Factorial in power series; intuitive/combinatorial interpretation?

It is well known that the terms of the power series of exponential and trigonometric functions often involve the factorial function, essentially as a consequence of iterating the power rule.

My question is whether there is another way to view the occurrence of factorials so often; factorials are often involved in counting/combinatorics, so is there a combinatorial interpretation of why this happens, or some other interesting interpretation?

More generally, is there any way I can look at the power series of $e^x$ or some other function and intuitively understand why factorials are involved, rather than just thinking of the power rule and derivatives?

• The binomial theorem for $n\in N$ can be stated as $(1+x)^n=1 +x n + x^2n(n-1)/2!+...$ which can be proven combinatorially. Isaac Newton found this held, as an infinite series,for any real $n$, provided $|x|<1.$ Probably by, for example, squaring the series with $n=1/2$ and,after simplifying , getting $1+x$. – DanielWainfleet Dec 2 '15 at 2:48

We have $\sin^2t+\cos^2t=1$ and $\cosh^2t-\sinh^2t=1$, both of which are born of the implicit algebraic equations of the circle and hyperbola, $x^2\pm y^2=r^2$. In other words, these two geometric shapes, studied since the time of the ancient Greeks, are defined by constant or bounded sums of powers. And where are factorials known to occur ? In the expression of binomial coefficients, which famously characterize the binomial theorem, which expands the power of a sum into a sum of powers. So the intrinsic umbilical link between trigonometric or hyperbolic functions and factorials or binomial coefficients is as natural and intuitive as can be. Thus, it should come as no surprise that the beta and $\Gamma$ functions of argument $1/n$ are inherently connected to geometric figures described by equations of the form $x^n+y^n=r^n$, yielding, for instance, the celebrated identities $\Gamma\bigg(\dfrac12\bigg)=\sqrt\pi$ and $B\bigg(\dfrac12~,~\dfrac12\bigg)=\pi$.

• It doesn't come as a surprise, but the examples you give are just that: examples. The mystery seems even more mysterious now. May I put the question more concretely? Factorials imply orderings; division by a factorial implies equivalence of orderings. But what are the things being reordered, and why are they equivalent? – senderle Mar 17 '17 at 0:03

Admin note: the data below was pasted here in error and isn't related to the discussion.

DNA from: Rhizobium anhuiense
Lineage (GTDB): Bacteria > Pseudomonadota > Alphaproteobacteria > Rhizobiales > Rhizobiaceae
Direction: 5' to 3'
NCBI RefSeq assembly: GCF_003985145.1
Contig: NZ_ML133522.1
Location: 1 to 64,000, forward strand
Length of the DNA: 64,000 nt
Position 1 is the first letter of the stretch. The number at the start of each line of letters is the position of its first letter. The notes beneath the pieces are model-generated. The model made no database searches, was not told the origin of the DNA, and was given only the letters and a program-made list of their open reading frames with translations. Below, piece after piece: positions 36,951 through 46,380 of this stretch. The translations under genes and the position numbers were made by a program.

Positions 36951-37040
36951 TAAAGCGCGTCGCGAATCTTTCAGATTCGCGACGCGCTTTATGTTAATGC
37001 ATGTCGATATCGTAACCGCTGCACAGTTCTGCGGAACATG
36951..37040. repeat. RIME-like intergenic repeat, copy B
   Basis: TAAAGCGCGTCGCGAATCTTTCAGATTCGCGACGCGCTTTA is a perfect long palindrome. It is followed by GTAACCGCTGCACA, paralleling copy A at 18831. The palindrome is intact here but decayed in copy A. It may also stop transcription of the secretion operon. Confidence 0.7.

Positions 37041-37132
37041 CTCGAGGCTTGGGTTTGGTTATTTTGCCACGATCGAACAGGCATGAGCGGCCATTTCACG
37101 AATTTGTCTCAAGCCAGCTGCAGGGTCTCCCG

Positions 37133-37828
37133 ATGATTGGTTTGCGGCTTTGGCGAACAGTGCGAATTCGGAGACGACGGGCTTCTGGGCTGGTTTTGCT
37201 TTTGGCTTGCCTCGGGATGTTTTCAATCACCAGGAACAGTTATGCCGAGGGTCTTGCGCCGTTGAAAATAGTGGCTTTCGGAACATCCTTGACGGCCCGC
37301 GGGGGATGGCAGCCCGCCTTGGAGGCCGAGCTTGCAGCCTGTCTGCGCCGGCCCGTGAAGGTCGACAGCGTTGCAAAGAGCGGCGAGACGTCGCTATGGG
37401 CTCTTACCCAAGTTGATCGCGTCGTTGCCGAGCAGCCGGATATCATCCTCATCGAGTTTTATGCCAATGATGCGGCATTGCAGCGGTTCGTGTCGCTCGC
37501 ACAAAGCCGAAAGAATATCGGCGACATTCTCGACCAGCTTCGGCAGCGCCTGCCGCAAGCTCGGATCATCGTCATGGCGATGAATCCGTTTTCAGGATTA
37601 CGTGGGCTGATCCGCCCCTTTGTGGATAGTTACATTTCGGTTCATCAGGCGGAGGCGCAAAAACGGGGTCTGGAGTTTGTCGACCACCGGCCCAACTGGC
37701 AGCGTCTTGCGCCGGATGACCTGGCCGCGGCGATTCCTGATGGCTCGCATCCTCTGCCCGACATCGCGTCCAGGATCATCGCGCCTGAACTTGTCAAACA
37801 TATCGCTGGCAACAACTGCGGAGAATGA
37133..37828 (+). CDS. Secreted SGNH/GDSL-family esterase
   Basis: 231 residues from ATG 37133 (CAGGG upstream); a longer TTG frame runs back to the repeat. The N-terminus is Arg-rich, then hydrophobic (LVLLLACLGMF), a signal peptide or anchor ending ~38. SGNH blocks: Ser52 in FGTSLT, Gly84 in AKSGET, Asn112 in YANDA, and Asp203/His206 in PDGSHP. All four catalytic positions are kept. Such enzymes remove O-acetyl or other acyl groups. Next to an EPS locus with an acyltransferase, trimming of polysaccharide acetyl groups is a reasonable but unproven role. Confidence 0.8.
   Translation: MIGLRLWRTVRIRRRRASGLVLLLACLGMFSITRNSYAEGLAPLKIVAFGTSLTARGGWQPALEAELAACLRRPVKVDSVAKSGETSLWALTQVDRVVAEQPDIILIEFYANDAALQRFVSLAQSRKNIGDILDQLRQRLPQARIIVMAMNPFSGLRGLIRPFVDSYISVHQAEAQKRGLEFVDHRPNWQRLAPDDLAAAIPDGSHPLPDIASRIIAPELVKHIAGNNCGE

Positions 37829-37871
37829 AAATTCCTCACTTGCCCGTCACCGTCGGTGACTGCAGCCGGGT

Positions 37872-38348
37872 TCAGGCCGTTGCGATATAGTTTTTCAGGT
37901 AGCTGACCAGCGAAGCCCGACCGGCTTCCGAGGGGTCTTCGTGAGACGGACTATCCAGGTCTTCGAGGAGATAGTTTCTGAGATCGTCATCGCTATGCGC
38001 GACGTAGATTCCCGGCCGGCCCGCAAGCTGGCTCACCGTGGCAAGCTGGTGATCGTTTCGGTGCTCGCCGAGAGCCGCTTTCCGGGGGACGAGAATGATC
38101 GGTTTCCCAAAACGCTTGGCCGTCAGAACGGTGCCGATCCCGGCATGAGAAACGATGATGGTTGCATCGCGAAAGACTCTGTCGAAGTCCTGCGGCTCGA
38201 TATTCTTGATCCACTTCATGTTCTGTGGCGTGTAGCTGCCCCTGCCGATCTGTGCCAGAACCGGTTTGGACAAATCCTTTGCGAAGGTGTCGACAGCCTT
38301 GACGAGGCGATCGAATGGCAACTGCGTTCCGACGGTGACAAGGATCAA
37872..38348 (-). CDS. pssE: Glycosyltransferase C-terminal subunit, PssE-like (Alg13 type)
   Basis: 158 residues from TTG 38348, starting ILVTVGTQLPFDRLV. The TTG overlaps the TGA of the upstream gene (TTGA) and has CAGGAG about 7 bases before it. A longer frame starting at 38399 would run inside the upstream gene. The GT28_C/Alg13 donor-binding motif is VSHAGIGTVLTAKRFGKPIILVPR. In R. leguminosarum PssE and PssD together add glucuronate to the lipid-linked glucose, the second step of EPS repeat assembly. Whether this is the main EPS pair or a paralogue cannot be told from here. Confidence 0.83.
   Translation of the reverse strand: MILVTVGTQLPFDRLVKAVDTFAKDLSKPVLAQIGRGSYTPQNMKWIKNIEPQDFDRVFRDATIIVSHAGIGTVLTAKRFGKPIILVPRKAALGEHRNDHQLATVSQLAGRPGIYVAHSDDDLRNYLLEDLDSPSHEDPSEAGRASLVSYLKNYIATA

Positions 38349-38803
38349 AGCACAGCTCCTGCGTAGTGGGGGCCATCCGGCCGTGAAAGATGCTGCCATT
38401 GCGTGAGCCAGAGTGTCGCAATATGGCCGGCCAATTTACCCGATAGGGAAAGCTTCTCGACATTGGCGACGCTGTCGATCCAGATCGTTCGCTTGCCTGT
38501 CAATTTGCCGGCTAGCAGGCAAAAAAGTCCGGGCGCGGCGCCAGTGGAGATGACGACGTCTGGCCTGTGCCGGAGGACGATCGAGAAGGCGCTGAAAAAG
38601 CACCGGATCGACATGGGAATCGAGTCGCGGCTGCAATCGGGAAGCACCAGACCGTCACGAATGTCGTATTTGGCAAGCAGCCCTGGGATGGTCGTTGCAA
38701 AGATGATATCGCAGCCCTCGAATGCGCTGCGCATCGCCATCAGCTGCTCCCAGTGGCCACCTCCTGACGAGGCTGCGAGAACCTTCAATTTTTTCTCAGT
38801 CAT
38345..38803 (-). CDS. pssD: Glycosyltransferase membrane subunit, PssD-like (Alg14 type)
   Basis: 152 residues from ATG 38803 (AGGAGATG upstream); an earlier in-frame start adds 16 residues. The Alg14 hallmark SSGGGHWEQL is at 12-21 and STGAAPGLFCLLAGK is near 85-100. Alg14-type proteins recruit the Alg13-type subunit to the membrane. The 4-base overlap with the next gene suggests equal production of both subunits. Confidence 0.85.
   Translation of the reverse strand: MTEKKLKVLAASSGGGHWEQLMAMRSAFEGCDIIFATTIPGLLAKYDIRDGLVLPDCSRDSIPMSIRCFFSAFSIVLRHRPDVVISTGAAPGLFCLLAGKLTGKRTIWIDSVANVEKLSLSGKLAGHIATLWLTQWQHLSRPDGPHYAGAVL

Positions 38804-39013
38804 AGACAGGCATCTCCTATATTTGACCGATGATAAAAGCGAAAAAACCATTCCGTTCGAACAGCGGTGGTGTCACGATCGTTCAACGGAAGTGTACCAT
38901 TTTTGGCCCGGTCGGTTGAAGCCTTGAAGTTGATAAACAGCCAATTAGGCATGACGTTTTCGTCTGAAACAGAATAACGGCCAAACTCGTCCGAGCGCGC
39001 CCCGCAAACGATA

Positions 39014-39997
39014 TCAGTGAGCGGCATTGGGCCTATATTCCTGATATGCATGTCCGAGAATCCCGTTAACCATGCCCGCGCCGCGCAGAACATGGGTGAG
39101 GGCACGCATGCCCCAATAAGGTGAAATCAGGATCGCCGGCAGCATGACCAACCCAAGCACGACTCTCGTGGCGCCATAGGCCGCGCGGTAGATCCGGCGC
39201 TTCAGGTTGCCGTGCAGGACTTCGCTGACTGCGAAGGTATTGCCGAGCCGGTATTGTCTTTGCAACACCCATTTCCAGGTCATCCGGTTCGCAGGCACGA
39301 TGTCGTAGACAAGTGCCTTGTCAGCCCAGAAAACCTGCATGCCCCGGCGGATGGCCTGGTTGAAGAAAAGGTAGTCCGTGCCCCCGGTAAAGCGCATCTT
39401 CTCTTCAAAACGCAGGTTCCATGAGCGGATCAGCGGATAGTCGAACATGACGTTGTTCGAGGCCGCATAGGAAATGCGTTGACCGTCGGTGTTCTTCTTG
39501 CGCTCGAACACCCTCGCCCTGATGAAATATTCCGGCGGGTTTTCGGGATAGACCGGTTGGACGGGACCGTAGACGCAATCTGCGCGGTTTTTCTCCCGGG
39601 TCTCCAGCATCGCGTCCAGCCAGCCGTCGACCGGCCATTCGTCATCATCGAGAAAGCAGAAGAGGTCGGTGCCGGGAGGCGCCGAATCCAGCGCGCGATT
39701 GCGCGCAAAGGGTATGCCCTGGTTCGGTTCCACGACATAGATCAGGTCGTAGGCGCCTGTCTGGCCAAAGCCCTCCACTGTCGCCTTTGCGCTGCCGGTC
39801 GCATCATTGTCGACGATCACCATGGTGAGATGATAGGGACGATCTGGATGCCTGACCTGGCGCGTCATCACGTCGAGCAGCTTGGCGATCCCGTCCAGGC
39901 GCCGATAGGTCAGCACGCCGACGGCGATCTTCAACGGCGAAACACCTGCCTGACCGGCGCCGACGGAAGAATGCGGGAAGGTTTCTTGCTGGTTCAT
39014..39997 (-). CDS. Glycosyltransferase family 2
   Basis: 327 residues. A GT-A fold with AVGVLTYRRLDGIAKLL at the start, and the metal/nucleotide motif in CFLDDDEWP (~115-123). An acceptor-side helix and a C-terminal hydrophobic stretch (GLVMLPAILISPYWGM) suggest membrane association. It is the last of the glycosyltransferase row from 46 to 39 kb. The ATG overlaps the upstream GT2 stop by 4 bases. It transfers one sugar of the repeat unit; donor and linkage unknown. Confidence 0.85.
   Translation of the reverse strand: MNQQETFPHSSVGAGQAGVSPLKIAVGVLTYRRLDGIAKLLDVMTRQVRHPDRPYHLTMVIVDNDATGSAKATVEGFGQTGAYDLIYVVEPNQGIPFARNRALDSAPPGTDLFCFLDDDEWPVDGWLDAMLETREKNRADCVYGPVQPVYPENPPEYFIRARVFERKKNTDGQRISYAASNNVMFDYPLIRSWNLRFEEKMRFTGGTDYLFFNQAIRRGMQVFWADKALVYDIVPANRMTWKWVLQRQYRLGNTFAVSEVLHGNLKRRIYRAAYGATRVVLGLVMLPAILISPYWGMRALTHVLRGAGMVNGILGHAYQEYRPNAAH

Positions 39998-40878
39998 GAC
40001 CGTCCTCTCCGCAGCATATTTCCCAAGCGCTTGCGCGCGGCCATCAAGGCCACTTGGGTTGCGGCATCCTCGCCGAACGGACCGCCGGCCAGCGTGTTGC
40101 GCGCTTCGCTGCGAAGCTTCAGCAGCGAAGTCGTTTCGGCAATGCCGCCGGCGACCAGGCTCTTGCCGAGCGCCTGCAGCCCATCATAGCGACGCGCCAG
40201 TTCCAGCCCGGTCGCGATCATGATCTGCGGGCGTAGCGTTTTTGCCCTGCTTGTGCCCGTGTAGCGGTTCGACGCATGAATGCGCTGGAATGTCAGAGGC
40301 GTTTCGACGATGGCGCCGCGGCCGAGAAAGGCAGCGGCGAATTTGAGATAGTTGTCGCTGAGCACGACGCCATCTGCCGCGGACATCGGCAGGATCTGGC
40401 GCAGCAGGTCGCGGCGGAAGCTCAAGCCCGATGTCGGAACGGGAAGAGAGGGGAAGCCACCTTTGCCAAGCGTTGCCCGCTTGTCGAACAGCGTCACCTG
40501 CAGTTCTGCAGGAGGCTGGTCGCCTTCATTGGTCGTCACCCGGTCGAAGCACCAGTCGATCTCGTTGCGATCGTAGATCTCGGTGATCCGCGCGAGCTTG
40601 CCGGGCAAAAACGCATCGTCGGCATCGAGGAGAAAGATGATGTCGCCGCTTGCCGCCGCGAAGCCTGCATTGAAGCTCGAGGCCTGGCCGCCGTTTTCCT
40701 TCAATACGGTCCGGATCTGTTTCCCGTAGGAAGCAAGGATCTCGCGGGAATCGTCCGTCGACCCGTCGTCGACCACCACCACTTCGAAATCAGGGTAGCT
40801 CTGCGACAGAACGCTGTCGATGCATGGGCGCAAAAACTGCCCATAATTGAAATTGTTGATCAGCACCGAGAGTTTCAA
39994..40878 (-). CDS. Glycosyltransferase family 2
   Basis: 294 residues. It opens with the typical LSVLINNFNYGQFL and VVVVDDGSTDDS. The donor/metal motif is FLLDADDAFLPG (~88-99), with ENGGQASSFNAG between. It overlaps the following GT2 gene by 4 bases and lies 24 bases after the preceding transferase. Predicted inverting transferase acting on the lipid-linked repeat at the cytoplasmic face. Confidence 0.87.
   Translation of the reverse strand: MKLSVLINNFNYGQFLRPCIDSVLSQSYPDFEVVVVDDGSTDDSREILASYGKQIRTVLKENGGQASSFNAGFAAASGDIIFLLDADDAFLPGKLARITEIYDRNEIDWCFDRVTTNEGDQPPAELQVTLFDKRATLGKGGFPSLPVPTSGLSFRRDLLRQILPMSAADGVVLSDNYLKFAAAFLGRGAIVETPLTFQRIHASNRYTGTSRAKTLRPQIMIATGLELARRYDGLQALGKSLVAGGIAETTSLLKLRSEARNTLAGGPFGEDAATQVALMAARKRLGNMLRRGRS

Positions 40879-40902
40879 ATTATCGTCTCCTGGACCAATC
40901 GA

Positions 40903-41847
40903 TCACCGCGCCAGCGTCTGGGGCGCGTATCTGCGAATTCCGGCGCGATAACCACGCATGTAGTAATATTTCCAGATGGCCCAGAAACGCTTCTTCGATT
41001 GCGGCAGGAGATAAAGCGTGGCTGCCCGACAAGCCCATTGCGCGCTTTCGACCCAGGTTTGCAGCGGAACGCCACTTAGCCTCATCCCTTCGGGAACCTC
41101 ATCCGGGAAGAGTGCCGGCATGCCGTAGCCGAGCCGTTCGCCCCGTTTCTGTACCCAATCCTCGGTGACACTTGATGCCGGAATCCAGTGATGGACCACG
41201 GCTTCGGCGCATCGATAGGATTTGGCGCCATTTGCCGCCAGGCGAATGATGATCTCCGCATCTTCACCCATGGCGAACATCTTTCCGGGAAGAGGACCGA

• @senderle: Are you asking me what $(-1/2)!=\sqrt\pi$ or $\displaystyle{0\choose+1/2}={0\choose-1/2}=2/\pi$ are supposed to order ? Let me just put it this way: factorials and binomial coefficients of integer arguments imply orderings. Just like the phrase ‘a person posting comments on a website’ does not and cannot accurately capture or describe what a human being actually is, so can a mathematical object not be reduced to certain of its properties, such as the ones that originally led to its initial discovery, for instance. Indeed, such views are rather restrictive of its full potential. – Lucian Mar 17 '17 at 3:35
• I disagree. 1) There's no reason arguments have to be integers for factorials to imply orderings. They could imply orderings of sequences of non-integers, or of sequences of operations on non-integers. 2) I think questions like the one I'm asking are sources of novel interpretations and new insights. It's not as if I'm claiming this is the only way to interpret factorial coefficients. – senderle Mar 17 '17 at 11:49